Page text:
The average house price in university towns has risen from £91,612 in 2001 to a current figure of £155,953 according to new research. This is an average increase of 70% over a ten year period.
While average prices in houses located in the more traditional university towns increased by an average of 64%, prices in new university towns – those established since 1960 – recorded higher average prices.
Overall, however, more than two-thirds of all university towns – both with new (70%) and old (64%) universities – recorded higher increases than the average of 62% across the UK as a whole in the last decade.
Furthermore, according to the latest study published by Lloyds TSB, house prices in some areas have more than doubled over the last ten years.
Specifically, Bangor in Wales recorded the biggest increase (129%), followed by Carlisle (110%), Sunderland (108%) and Dundee (107%). Also Pontypridd – home to University of Glamorgan – increased by 106%. Bradford (105%) and Plymouth (102%) were other towns where prices more than doubled too.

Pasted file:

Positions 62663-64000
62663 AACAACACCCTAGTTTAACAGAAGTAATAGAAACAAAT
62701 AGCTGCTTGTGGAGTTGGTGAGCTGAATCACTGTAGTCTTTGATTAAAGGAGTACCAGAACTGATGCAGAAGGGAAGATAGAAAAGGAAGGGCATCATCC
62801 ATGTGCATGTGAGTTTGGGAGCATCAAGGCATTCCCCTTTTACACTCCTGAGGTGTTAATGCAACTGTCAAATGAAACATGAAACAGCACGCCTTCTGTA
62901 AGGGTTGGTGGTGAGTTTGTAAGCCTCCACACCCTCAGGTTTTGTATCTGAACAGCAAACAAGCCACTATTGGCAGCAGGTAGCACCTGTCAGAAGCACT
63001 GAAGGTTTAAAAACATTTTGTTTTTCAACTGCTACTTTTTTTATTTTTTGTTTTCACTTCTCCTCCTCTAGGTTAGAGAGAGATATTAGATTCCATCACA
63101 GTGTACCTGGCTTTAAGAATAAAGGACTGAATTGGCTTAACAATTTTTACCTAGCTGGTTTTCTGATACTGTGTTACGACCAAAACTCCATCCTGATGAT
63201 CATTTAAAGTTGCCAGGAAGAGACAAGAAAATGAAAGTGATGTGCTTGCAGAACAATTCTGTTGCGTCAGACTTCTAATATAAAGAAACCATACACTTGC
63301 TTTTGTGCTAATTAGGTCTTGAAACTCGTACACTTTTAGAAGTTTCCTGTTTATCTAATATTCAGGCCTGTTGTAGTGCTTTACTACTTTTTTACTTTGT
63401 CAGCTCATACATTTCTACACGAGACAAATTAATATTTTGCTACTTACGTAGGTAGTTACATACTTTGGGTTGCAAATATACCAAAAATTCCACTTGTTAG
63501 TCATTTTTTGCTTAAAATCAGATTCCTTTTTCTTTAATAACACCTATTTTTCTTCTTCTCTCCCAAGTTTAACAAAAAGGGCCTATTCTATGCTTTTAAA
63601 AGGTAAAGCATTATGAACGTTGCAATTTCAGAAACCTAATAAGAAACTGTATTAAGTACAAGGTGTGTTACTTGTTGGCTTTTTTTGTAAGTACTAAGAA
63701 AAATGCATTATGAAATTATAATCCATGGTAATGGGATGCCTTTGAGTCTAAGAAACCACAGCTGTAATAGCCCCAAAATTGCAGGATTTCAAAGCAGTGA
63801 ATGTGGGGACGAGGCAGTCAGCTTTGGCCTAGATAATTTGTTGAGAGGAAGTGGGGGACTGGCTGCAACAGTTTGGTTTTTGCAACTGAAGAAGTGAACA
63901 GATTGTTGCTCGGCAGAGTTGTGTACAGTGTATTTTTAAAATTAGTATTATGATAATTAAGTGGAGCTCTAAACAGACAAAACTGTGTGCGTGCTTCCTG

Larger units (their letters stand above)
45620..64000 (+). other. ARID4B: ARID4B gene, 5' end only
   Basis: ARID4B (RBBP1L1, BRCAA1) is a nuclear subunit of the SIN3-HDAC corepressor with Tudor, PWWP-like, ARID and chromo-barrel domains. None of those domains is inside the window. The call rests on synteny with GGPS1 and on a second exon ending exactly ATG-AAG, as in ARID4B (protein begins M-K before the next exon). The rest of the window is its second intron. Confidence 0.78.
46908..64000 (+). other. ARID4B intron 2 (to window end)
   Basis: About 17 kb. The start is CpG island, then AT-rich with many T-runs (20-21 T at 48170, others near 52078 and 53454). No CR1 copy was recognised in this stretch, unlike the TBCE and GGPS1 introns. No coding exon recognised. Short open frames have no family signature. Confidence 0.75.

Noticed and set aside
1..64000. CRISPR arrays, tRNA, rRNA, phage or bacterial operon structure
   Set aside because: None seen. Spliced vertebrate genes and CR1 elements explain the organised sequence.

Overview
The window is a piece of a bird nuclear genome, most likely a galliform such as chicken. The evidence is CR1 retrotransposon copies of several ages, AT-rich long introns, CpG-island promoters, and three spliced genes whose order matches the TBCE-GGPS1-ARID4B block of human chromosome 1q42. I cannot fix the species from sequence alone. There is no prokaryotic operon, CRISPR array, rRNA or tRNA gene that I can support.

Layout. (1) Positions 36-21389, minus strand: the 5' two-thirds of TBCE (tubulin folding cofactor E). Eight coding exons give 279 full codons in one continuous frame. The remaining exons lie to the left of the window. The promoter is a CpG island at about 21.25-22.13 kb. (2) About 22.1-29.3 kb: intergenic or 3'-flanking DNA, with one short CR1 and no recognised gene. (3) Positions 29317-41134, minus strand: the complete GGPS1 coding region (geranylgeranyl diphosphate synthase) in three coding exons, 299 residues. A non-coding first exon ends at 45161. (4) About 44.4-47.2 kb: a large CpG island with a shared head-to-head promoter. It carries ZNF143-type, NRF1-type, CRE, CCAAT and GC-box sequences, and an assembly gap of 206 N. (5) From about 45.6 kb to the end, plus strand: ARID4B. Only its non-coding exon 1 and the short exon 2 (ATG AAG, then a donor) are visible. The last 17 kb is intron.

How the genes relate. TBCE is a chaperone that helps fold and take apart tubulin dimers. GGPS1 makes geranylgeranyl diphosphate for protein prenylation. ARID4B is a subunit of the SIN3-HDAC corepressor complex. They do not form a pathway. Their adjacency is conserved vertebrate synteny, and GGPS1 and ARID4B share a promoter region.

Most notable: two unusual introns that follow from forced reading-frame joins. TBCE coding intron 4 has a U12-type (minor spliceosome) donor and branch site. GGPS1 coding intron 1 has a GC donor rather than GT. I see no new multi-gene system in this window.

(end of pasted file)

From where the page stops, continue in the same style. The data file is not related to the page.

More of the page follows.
However, the most expensive of all university towns is currently Winchester, with an average house price of £364,667. It is followed by Kingston-upon-Thames (£360,331) and Buckingham (£330,795).
In contrast, Salford (£106,685), Paisley (£106,967) and Bradford (£108,282) are the least expensive.
Top 20 University Ranking
Of the ‘Times Top 20 University’ rankings; eleven of them have experienced house price increases by at least 75% on average over the last decade.
Six of those top 20 saw a house price increase of over 80%, these include: Edinburgh (103%), Exeter (91%), Loughborough (90%), Leicester and Cambridge (both 88%), and Lancaster (84%).
Excluding London, the average increase for all of them was 73%. This means that these top ranked universities outperformed university towns as a whole too.
If your finances are being affected by a house price increase, you could consider applying for a homeowners and tenants’ unsecured personal loan.
As with any form of borrowing, it is important to ensure that you are able to meet repayments and fully understand the terms and conditions attached to your loan.